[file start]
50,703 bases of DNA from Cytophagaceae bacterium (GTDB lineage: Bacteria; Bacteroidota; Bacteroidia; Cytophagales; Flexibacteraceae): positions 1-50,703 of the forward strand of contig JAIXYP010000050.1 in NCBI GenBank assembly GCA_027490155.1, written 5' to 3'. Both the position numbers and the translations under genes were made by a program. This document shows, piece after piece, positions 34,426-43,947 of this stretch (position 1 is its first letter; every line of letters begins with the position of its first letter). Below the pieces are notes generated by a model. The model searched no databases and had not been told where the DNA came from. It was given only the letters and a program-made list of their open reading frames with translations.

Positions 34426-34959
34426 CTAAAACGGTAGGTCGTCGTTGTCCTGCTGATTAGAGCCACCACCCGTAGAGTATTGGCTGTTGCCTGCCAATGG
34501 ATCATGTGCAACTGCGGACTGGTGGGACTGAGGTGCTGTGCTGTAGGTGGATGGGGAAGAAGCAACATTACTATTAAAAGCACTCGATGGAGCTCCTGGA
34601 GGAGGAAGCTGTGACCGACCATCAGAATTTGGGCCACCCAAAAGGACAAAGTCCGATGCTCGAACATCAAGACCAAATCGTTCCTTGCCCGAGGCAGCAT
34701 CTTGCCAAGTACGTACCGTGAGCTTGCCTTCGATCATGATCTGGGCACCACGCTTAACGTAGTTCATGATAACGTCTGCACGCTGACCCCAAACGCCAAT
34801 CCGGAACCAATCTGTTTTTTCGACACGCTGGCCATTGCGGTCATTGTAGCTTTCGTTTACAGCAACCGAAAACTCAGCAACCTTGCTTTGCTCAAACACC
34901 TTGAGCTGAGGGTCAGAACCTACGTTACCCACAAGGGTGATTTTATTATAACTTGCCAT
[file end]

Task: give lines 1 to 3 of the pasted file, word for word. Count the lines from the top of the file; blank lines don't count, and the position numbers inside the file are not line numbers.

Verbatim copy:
50,703 bases of DNA from Cytophagaceae bacterium (GTDB lineage: Bacteria; Bacteroidota; Bacteroidia; Cytophagales; Flexibacteraceae): positions 1-50,703 of the forward strand of contig JAIXYP010000050.1 in NCBI GenBank assembly GCA_027490155.1, written 5' to 3'. Both the position numbers and the translations under genes were made by a program. This document shows, piece after piece, positions 34,426-43,947 of this stretch (position 1 is its first letter; every line of letters begins with the position of its first letter). Below the pieces are notes generated by a model. The model searched no databases and had not been told where the DNA came from. It was given only the letters and a program-made list of their open reading frames with translations.

Positions 34426-34959
34426 CTAAAACGGTAGGTCGTCGTTGTCCTGCTGATTAGAGCCACCACCCGTAGAGTATTGGCTGTTGCCTGCCAATGG